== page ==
Archive for May, 2012

Mary Whyte: Working South

By now you have probably heard about our current Main Gallery exhibition, Mary Whyte: Working South. The exhibition has been written up in magazines, newspapers, online newsletters, and even has a billboard on I-26. And if you have seen the exhibition, you know that all of the attention is merited. Working South includes fifty watercolor paintings and sketches that depict blue-collar workers across the American South. The portraits are astonishingly beautiful, capturing weathered hands and timeworn faces with incredible detail and sensitivity.

As our curatorial team unpacked the paintings for installation, I knew the works would be beautiful, but was overwhelmed to see them in person. The scale, the color, the sharp detail contrasted with delicate washes—I couldn’t stop staring at the paintings. And the works are made all the more stunning by the exquisite frames, handcrafted by Whyte’s husband and master gilder, Smith Coleman. Each frame is unique to the painting, picking up on a subtle nuance of the work. The frame surrounding a portrait of a tobacco farmer has the rough hewn feel of an old barn, and the frame for a portrait of a waterman is embedded with fishing net, layered with silver leaf. This exhibition has so many wonderful details to absorb, down to Whyte’s sketchbook, brushes, and palette used to create the paintings.

Frame detail

Handcrafted by Whyte’s husband and master gilder, Smith Coleman, the frame for a portrait of a waterman is embedded with fishing net, layered with silver leaf.

So if you haven’t been to the Gibbes in a few weeks, make sure you get here before Working South closes on September 9. Join us on July 8 for Working South Sunday, when the museum will be open free of charge from 1 to 5pm. And you never know, you may see the artist herself wandering through the gallery!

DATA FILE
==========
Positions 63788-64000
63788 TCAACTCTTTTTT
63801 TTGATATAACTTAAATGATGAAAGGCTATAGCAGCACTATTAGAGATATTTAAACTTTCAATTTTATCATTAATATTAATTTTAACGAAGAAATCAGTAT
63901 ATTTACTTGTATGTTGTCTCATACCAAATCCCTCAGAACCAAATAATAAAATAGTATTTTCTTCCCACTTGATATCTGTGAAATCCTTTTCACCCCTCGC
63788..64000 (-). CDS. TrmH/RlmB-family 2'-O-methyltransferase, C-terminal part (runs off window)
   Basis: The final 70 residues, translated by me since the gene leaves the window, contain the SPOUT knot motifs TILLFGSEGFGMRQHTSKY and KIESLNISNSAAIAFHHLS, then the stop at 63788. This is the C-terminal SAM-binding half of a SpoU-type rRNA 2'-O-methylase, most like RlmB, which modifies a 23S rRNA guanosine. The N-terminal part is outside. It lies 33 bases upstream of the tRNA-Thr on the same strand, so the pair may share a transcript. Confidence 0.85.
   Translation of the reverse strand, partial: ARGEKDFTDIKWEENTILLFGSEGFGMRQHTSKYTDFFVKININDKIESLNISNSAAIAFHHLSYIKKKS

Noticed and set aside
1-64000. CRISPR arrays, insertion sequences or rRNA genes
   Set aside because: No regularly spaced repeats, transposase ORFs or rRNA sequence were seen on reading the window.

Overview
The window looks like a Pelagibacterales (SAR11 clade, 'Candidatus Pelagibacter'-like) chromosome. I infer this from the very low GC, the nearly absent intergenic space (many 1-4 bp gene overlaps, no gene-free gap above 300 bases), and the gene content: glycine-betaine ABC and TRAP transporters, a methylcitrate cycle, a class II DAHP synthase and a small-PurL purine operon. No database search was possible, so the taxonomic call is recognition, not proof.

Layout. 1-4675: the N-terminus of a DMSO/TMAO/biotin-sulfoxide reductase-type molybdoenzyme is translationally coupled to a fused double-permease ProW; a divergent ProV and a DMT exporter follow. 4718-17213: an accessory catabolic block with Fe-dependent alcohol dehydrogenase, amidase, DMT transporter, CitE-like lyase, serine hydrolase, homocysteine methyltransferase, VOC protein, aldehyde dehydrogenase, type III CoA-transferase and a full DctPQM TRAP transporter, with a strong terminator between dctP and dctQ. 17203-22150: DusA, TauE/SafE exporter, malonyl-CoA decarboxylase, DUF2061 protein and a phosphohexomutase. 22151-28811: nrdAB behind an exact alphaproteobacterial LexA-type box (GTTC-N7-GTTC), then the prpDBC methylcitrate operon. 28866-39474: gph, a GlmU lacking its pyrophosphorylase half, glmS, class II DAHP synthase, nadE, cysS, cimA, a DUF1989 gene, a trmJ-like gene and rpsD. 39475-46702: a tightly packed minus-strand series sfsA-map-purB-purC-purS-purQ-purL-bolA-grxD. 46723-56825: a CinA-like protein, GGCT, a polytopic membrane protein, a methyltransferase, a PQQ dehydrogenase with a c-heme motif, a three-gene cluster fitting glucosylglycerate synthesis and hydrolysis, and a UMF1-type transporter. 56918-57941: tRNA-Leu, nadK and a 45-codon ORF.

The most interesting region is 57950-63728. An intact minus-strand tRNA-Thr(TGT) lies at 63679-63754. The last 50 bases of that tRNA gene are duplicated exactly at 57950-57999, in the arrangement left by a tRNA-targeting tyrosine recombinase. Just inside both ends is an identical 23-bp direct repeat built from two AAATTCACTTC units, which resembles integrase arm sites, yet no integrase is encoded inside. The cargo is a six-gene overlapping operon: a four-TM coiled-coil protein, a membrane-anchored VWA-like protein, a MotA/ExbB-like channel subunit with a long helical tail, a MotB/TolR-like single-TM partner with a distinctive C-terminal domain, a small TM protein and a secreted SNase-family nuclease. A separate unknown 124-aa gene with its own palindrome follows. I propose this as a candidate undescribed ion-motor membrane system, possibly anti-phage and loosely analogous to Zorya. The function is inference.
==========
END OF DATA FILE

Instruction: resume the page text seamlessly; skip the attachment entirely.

Pam Wall, curator of exhibitions, Gibbes Museum of Art

The Gibbes Goes Global!

Last month, the Gibbes, along with 151 other museums of the world, began sharing its historic collection with a global audience through the Google Art Project. Officially launched on April 3, 2012, the Art Project is a unique collaboration between Google and the world’s most respected and acclaimed museums, enabling visitors to virtually explore museums, discover and view hundreds of artworks online at incredible zoom levels, and even create and share their own collection of masterpieces with a few clicks of a mouse. The Gibbes is one of 151 museums in the world participating in The Art Project, of which 29 are in the United States, and 2 are in the Southeast.

Gibbes logo on the Art Project screen in the Musee d'Orsay, Paris.

The Gibbes logo lights up the screen during the Google Art Project press conference at the Musée d'Orsay, Paris.

The Gibbes was invited to participate in this exciting new endeavor last August. We knew that the Google Art Project would offer an unprecedented international platform to show-off our collection so our goal was to feature some of the true treasures our collection has to offer. In order to demonstrate the long history and stellar quality of art in the South, we chose a diverse, cross-section of works to represent our collection, from easel paintings to miniature portraits, sculpture, and watercolors. Over forty works from the Gibbes Museum are highlighted on the site and more will be featured in the future.

For this phase of the project, we received final specifications for uploading our data and images of works of art in November 2011. Our team worked feverishly through December to finalize selections and format our data according to Google’s program specifications for the January deadline. Thanks to our social media expert and program and events manager, Lasley Steever, who promoted the vision and helped me coordinate many of the technical aspects of the project with Google representatives; Joyce Baker, curatorial assistant, who handled the formatting of image files; and our dedicated volunteer Rebecca Hiester, who assisted me and curator Pam Wall with the details of inputting and proofing data fields, we are now virtually in the company of the world’s most revered museums!

Angela Mack, Gibbes Executive Director, at the press conference in Chicago.